Sustainable Food: Production and Consumption A
Photo: Ministry of Food, Agriculture, and Fisheries of Denmark
|Semester & Location:||
Fall 23 - DIS Copenhagen
|Type & Credits:||
Core Course - 3 credits
Sicily, Italy (EastCoast)
Environmental Studies, Sustainability, Food Culture Studies and Policy
Current students use Canvas inbox to contact.
|Time & Place:||
Mondays and Thursdays 10.05-11.25 am, in F24-403
It's possibly the greatest challenge of our time: to feed an ever-growing population without further destroying the planet. And we need to do so under the growing pressure of climate change, scarce resources, and hardly any room for error, while at the same time, our efforts are held up to increasing scrutiny on their social, economic, and environmental impact.
This course seeks to shed light on this predicament by seeing what lessons can be learned from the past, but even more so by exploring the possibilities of alternative ways of food production and consumption. Solutions that recognize and address the environmental and social impacts of food and which seek to reshape our connection to food. By visiting sites both in Denmark and Sicily, this course will improve students' understanding of climate issues and local contexts when it comes to food production and consumption.
Critical questions include: What is the true cost of food and natural resources? How can we achieve more sustainable diets while producing less waste? How can food activism make a difference? What do pioneering restaurants and food entrepreneurs teach us? How do cities help shape more sustainable food infrastructures? We will explore these questions in Denmark and in the Italian island, of Sicily. Denmark and Sicily are different climate-wise, culturally, and historically. Both the Danish landscape and the Italian insula region of Sicily are among the most intensively cultivated countries in Europe. The agricultural land of Denmark covers approximately 62% of the area, and the Sicilian covers 68.5%. Italy has a climate allowing the country to produce food all year and export a huge amount of fruit and vegetables to the rest of Europe and the US. However, the country is experiencing more and more wildfires, heat waves, and climate change symptoms. Being classified as a less developed region, with political and structural issues, Sicily is faced with very different challenges than the Danish super efficient dairy productions and hog farms.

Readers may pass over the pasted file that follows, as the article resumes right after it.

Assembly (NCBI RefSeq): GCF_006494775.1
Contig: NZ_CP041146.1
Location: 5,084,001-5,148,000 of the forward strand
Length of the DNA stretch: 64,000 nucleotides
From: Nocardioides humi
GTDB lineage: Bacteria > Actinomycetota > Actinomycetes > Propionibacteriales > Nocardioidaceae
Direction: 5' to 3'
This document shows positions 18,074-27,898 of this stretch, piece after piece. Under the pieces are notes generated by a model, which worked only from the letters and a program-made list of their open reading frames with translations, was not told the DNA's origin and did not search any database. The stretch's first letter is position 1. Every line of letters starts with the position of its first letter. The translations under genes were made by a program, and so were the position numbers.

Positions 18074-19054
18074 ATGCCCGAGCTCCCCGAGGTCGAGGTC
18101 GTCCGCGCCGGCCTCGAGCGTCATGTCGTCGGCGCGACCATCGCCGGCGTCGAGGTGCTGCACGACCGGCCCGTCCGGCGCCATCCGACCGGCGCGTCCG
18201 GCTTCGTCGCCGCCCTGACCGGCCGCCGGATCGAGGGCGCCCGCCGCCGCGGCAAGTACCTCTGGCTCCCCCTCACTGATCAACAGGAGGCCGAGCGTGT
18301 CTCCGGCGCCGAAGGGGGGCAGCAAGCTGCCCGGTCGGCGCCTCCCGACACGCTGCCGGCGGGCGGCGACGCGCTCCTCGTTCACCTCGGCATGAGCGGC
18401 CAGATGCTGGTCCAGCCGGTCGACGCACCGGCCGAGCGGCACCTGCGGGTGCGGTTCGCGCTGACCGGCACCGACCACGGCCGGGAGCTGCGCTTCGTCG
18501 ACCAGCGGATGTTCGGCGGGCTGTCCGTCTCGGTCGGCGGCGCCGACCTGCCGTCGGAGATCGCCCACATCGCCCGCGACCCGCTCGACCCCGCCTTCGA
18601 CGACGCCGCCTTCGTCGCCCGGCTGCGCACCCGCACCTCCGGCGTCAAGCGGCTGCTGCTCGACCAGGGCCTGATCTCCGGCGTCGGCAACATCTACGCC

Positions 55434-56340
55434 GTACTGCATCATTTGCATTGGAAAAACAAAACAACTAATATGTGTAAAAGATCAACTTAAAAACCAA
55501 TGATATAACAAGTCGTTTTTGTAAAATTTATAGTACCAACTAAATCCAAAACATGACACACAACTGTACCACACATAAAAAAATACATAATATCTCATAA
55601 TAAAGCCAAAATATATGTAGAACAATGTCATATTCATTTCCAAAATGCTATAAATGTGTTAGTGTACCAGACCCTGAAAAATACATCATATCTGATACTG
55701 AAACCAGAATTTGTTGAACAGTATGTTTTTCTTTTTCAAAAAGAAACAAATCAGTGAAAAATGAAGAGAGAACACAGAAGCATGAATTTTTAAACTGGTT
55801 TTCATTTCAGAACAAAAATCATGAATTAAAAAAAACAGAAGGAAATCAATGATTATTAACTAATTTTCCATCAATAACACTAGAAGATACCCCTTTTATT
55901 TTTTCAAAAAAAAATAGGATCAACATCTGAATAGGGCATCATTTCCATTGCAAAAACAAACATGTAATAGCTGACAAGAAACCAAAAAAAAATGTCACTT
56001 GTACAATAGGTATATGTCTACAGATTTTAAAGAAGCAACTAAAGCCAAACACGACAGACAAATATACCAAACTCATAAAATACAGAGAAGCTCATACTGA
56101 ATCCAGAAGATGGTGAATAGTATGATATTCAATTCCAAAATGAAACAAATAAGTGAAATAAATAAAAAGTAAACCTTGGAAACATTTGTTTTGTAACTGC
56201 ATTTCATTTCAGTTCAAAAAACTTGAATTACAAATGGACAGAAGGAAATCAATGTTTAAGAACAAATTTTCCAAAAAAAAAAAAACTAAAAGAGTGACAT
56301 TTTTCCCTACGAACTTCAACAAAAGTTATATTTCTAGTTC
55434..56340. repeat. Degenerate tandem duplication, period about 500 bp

This course connects principles from the physical sciences and social sciences to address complex contemporary food issues. The field of sustainable food encompasses the study of basic principles of ecology and environmental science, as well as subjects such as ethics, anthropology, history, and politics.
During the core course week in Denmark and the study tour in Sicily, we will be hiking to most of the localities we are to visit, so you will be required to bring practical clothing and footwear that will allow you to stay warm and dry in cold weather. Even Sicily can be windy in the fall.